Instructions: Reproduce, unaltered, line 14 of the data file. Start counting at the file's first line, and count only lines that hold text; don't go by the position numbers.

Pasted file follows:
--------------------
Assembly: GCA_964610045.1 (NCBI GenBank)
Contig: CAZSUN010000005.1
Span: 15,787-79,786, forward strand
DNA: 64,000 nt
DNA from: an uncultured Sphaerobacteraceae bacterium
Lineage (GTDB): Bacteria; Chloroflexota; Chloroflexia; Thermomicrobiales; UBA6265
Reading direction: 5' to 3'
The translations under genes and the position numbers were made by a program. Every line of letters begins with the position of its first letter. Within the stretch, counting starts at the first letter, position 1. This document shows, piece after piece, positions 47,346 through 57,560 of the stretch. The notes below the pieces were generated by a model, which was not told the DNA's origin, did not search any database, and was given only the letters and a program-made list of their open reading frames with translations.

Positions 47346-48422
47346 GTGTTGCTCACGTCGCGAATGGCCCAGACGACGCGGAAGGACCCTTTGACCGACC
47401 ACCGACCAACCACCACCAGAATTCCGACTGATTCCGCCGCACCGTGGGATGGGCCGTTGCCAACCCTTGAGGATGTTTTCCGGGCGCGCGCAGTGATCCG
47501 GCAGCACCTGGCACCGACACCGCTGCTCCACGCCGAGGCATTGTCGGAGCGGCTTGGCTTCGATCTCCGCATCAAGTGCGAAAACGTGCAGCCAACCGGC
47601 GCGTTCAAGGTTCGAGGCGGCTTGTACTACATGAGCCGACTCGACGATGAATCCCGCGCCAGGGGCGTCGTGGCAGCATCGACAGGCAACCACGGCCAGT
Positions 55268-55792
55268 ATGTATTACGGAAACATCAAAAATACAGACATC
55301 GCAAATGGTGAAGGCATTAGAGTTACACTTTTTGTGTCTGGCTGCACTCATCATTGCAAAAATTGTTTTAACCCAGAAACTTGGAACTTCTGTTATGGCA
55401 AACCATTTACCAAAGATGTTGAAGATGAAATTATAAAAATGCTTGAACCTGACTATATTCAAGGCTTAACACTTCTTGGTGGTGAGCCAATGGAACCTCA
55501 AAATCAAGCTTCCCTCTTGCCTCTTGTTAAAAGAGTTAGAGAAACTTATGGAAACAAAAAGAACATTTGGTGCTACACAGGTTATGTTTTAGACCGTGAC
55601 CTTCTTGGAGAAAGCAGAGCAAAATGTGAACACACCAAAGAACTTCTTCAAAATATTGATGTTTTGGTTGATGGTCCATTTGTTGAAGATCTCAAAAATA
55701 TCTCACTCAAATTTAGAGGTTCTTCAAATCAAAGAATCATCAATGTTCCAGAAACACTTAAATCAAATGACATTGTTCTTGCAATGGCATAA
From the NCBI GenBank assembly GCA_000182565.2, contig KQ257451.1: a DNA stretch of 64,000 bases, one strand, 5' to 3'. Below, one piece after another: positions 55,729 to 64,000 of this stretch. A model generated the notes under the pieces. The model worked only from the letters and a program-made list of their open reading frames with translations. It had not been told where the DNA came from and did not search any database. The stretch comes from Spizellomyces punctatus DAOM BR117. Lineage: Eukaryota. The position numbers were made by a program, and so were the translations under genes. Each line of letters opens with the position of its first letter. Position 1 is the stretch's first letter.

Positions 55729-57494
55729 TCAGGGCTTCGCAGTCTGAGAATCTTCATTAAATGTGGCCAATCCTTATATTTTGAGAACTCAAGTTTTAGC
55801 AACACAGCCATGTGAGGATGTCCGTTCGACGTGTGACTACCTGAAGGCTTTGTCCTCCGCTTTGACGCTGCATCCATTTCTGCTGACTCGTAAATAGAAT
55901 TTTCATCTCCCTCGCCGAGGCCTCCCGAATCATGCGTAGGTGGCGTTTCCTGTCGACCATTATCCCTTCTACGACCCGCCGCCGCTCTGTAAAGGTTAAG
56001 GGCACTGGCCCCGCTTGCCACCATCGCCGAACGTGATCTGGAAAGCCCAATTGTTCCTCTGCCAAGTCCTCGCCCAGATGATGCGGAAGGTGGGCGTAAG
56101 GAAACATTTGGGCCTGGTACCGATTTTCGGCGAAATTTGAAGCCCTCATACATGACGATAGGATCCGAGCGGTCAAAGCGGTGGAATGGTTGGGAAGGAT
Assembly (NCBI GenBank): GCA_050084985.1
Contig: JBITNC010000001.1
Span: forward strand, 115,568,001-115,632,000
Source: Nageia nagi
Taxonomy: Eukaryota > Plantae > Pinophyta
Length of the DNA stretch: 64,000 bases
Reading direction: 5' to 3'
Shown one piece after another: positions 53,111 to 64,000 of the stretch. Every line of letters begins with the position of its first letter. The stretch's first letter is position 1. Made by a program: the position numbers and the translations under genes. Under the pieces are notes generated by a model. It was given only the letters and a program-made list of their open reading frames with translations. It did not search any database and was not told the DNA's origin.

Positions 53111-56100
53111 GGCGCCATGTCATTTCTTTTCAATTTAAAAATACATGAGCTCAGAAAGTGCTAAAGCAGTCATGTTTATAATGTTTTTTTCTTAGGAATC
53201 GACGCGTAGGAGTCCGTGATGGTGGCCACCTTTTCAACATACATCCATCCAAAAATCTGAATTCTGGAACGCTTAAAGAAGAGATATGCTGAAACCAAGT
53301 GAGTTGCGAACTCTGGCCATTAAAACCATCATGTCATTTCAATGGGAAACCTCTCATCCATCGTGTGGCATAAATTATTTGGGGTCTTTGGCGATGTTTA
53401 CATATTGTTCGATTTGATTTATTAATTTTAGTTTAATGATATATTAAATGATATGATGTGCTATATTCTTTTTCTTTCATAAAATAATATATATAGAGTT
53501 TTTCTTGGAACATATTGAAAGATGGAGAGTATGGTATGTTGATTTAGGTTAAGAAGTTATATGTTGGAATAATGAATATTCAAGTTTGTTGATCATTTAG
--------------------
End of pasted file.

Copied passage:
Positions 55268-55792